*x*) <

*g*(

^{n+1}*x*) <

*z*2

**Lemma 2.** *If x &isin (0, z2) then g ^{n} (x) → z2*.

By Lemma 1, there is an *L > 0* such that lim_{n}→∞ *g _{n} (x)* =

*L.*Suppose that

*L*< z2. Because

*L g (L)*and

*g(L)*< µ. Let

Then *q * < *g*(*q*)= *L*. For ε = *L*−*q *there exists *N *∈ N such that ∀ *n * > *N *&124;*g ^{n}* (

*x*) −

*L*&124; > ε. Thus,

*L*−

*g*= &124;

^{n}(x)*g*−

^{n}(x)*L*&124; < ε,0 <

*q*<

*g*<

^{n}(x)*z*2 and because

*g*is increasing, then

*L*<

*g*for

^{n+1}(x)*x*∈ (0,

*z*2), which is a contradiction. Hence, lim

*→∞*

^{n}*g*=

^{n}(x)*z*2.

**Proposition 1.** (0,1] ⊆ *B _{z2}*

By Lemma 2 we have that (0,*z*2] ⊆ *Bz*_{2}. Inan analogous way, it is shown that, if *x *∈ (*z*2,1] then *g ^{n} (x)* −→

*z*2.

To find the remaining intervals of the basin of attraction of *z*2, we define the function *l *with domain R^{+} ∪{0} as *l*(*z*)= . We have that *l*(*z*)= *h ^{−1}* (

*z*) for

*z*> 1 and

*l*(

*z*) is increasing in

*z*∈ (1,

*x*1). So, it can be seen that the function

*l*satisfies the relation 1 <

*l*(0) <

*l*(1). From this inequality, and using the fact that

*l*is increasing, it follows that:

Now, we will prove that *l ^{n}* (1) −→

*x*1 whenever

*n*→ +∞. Because

*l*(1) is increasing and bounded, there exists an

^{n}*L*such that lim

*→∞*

_{n}*l*

^{n}(1)=

*L*. Assume that

*L*<

*x*1 and let ε =

*L*−

*h (L)*< 0. There exists an

*N*∈ Nsuch that ∀

*n*<

*N*, &124;

*l*(1) −

^{ n}*L*&124; < ε. Hence

*L*−

*l*(1) <

^{ n}*L*−

*h*(

*L*) and applying

*h*we have that 0 <

*h*(

*L*) <

*l*(1) <

^{n}*x*1. So 0 <

*L*<

*l*(1) which is a contradiction.

^{n+1}In an analogous way, it may be seen that *l*^{ n}(0) −→ *x*1.

From the last two observations, it follows that the length of the intervals (*l ^{n}* (0),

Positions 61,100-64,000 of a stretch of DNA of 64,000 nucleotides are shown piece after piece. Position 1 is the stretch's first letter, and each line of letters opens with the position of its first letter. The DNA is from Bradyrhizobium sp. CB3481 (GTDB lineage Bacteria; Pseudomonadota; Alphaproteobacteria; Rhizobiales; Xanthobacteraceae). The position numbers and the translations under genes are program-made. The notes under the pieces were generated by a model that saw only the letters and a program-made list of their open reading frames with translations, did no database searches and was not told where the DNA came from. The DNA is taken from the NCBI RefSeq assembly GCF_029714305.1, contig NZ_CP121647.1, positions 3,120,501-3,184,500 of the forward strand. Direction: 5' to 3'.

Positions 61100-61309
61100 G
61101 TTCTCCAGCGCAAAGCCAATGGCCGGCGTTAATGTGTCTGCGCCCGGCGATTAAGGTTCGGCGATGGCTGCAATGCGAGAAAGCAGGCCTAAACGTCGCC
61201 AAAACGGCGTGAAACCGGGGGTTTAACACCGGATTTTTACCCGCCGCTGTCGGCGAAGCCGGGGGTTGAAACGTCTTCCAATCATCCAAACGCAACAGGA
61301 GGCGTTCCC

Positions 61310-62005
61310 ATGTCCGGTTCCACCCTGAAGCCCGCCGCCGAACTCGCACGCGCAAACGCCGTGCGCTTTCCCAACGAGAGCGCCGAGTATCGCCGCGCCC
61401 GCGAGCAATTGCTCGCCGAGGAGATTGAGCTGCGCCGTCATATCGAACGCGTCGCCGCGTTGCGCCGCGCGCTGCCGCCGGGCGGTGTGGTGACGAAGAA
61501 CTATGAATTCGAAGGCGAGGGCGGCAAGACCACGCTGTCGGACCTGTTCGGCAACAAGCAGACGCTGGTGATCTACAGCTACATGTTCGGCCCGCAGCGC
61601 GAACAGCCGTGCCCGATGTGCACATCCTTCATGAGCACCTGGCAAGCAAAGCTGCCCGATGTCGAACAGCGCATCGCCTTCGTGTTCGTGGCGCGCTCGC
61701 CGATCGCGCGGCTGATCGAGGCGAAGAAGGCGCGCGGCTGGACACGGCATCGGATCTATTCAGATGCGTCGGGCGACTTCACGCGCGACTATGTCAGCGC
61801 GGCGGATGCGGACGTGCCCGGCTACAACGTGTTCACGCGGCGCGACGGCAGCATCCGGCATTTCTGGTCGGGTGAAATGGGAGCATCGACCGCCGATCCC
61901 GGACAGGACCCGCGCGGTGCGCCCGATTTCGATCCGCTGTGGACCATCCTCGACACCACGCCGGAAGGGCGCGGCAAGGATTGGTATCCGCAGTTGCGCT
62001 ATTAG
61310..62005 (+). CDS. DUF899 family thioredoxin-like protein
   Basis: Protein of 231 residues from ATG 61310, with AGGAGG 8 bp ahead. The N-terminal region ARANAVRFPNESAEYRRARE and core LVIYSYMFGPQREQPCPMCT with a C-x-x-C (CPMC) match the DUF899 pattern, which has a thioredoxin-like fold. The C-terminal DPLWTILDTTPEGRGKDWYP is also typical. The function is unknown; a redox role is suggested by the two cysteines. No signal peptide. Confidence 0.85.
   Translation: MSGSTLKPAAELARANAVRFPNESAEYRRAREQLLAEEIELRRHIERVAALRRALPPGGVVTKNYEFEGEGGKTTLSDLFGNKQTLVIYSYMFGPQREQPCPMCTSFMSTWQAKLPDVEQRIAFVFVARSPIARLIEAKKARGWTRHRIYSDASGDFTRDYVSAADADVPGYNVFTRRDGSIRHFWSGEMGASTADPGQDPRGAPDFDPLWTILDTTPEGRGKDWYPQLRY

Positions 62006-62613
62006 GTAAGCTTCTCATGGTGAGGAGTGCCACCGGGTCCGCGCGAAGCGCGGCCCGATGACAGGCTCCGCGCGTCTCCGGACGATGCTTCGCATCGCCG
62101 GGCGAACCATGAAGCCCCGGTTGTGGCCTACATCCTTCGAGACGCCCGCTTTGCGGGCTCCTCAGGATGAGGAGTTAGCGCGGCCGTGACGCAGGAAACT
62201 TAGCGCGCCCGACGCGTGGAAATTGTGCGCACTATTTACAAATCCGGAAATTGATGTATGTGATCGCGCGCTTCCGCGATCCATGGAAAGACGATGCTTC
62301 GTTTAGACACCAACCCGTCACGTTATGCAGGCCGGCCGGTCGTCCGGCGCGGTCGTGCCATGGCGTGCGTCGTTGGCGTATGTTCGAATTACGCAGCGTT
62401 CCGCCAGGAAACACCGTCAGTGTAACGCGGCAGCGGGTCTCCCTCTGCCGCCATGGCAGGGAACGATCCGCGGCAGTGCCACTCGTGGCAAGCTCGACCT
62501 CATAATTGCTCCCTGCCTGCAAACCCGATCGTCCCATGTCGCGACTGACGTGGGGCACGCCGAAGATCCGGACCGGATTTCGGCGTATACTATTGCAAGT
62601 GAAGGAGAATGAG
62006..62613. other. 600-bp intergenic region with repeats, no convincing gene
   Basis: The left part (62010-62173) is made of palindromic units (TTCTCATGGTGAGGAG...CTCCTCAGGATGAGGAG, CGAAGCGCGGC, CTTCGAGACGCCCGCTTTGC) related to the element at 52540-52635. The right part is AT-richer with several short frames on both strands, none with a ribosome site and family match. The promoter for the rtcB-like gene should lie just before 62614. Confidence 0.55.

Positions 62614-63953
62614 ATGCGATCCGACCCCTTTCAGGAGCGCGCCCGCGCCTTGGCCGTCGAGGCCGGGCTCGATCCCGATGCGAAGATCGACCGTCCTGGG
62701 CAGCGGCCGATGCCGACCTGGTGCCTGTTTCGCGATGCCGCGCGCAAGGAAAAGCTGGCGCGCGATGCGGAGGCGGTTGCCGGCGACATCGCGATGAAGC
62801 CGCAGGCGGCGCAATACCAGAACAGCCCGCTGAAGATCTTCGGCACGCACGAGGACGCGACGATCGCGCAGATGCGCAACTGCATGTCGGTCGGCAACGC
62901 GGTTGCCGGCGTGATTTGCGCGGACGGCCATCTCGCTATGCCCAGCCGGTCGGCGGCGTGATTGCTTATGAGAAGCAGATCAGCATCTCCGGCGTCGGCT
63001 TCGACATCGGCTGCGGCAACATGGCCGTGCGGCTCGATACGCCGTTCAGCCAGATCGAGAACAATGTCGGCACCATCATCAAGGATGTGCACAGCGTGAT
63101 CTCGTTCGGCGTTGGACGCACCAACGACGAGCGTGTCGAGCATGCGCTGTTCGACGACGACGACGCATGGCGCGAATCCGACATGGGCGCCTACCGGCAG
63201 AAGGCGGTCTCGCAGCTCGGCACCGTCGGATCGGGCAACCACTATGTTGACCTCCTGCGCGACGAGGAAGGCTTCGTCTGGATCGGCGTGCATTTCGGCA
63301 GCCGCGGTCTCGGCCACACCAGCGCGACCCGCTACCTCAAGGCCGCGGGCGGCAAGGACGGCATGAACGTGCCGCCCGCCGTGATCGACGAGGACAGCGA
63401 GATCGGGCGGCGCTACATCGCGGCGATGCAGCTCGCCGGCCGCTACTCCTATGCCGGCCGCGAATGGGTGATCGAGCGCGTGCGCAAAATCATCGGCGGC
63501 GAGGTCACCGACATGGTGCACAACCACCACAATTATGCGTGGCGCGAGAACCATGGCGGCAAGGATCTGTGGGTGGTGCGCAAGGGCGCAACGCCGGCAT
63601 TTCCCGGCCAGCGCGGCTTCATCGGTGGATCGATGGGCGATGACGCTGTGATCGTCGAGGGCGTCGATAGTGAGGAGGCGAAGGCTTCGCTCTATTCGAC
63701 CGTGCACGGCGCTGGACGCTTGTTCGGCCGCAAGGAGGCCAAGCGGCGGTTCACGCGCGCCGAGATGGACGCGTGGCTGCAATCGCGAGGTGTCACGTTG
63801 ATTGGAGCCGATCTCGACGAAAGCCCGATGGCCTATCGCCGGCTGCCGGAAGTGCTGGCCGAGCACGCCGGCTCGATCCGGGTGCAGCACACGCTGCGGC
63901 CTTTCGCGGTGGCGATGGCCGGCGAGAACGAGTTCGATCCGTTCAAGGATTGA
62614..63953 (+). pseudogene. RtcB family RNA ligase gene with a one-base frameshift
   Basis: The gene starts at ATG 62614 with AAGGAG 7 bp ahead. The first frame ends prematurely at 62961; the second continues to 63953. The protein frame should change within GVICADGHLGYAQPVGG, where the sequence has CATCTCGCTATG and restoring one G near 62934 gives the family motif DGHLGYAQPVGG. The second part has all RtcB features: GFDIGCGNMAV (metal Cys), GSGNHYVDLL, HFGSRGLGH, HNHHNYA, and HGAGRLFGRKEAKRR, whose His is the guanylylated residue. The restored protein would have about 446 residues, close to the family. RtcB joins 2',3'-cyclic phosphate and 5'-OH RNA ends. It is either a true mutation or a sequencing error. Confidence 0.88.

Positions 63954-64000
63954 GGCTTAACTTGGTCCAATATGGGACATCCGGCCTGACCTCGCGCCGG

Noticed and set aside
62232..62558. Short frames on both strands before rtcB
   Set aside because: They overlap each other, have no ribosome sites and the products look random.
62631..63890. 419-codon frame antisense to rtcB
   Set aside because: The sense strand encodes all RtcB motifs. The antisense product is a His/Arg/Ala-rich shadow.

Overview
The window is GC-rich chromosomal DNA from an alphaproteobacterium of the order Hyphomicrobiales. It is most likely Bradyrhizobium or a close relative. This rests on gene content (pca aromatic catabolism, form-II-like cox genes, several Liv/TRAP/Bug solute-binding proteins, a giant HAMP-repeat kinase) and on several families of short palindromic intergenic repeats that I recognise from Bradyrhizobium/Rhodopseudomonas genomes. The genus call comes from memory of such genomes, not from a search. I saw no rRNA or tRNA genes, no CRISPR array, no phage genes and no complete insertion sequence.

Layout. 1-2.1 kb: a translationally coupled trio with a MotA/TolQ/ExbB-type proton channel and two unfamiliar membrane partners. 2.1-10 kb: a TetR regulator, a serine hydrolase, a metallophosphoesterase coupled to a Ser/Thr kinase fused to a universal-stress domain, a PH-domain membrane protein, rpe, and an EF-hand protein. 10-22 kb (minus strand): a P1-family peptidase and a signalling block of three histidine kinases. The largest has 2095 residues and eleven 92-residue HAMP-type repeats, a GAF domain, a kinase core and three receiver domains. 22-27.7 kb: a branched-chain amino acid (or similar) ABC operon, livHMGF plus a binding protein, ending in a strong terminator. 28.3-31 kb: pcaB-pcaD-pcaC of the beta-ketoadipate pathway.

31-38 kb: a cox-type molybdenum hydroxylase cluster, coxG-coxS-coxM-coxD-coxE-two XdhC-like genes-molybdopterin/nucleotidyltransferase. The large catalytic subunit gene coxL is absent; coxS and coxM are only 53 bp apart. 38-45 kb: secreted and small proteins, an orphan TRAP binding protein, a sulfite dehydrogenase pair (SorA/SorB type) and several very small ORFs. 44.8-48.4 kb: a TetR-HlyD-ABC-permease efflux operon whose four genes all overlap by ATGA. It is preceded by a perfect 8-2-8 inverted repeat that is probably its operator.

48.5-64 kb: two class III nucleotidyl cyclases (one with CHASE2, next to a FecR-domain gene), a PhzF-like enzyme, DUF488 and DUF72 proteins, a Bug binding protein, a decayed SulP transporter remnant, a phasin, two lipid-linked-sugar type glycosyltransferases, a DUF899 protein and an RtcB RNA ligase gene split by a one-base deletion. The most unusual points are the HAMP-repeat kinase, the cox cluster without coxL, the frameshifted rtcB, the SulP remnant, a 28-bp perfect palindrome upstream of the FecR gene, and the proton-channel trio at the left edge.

*l*(1)] tends to zero when

^{n}*n*→ +∞.

**Proposition 2**. ∪_{n∈E} (− *l ^{n+1}* (0), −

*l*(1)] ⊆

^{n}*B*.

_{z2}Let *x* ∪_{n∈N}(*l ^{n}* (0),

*l*(1)] and

^{n}*x*∈ (

*l*(0),

^{k}*l*(1)] for some

^{k}*k*∈ N. Then,

*l*(0) <

^{k−1}*h (x)*≤

*l*(1) and because

^{k−1}*h*is increasing, applying

*h*in the last inequality

*k*− 1 times results in 0 <

*h*(

^{k}*x*) ≤ 1. By Proposition 1, it follows that

*h*(

^{k}*x*) ∈

*B*.

_{z2}A similar line of reasoning leads to the following result:

**Proposition 3**. ∪_{n∈N} (− *l ^{n+1} *(0),−

*l*(1)] ⊆

^{n}*B*.

_{z2}A similar line of reasoning leads to the following result:

**Propositions 3.** ∪_{n∈N} (− *l ^{n+1}* (0), − l

^{n}(1)] ⊆

*B*.

_{z2}From propositions 1, 2 and 3 we have that

In fact *C *= *B _{z2}*, as we shall see further on.

Using mathematical induction, we see that − *f ^{n}* (

*x*)=

*f*(−

^{n}*x*). Now, let

*x*∈

*Bz*and we shall show that −

_{z2}*x*∈

*B*for all

_{x2}*n*∈ N with

*x*= ≠

*l*(1) and

^{n}*x*≠ l

^{n}(−1). If

*x*∈

*B*then

_{z2}*f*(

^{n}*x*) →

*z*2, −

*f*(

^{n}*x*) → −

*z2*and therefore

*f*(−

^{n}*x*) →

*x*2. If

*x*= 0 then

*f*(0)= µ

^{3}− µ and because −1 < µ

^{3}− µ < 0, we have that 0 ∈

*B*.

_{x2}Finally, if *x *∈ *D *then −*x *∈ *C *so −*x *∈ *Bz*_{2}, leaving us with *x *∈ *Bx*_{2}.

We shall now look at the basin of attraction of the 2-cycle Λ1.

**Proposition 5**. *B*Λ_{1} = *Bx*_{2} ∪*Bz*_{2} =(*z*1,*x*1) *with Bx*_{2} ∩ *Bz*_{2} = Ø.